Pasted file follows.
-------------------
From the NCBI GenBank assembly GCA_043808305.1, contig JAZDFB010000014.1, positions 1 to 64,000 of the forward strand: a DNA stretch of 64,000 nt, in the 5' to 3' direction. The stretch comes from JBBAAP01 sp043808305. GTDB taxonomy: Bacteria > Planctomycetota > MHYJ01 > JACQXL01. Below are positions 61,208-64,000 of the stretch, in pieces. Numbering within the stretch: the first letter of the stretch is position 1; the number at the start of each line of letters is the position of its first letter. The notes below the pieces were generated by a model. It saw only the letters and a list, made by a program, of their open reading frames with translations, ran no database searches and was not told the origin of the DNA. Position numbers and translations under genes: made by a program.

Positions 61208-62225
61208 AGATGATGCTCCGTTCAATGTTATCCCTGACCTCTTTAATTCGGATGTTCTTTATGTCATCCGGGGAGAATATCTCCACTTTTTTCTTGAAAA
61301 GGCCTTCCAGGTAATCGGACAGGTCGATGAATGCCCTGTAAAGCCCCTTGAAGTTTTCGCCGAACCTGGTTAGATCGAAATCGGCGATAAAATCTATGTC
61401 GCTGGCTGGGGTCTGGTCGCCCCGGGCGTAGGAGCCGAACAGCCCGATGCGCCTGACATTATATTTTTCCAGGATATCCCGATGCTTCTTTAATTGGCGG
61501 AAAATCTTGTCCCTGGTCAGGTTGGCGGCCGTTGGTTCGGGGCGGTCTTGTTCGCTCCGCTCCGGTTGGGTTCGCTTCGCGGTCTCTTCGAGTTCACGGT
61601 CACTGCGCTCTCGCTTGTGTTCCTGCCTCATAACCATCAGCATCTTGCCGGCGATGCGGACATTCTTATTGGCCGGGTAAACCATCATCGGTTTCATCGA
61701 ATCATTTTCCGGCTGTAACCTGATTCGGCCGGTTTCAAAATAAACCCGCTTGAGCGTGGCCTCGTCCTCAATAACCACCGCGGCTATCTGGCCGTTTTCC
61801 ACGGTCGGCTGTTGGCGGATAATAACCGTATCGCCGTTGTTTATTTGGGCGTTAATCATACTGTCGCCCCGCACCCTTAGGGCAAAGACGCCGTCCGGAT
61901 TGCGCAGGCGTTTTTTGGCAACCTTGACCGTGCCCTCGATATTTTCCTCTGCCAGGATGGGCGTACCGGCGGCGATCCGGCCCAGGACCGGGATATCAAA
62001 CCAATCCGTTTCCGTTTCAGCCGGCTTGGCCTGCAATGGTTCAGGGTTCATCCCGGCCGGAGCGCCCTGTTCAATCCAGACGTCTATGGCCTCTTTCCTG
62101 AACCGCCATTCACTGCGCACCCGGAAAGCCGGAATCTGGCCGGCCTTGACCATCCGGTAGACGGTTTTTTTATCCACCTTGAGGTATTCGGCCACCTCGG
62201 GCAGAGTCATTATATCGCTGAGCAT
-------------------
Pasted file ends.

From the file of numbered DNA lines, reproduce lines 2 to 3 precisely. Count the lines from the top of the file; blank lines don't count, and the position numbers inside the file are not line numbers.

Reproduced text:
Positions 61208-62225
61208 AGATGATGCTCCGTTCAATGTTATCCCTGACCTCTTTAATTCGGATGTTCTTTATGTCATCCGGGGAGAATATCTCCACTTTTTTCTTGAAAA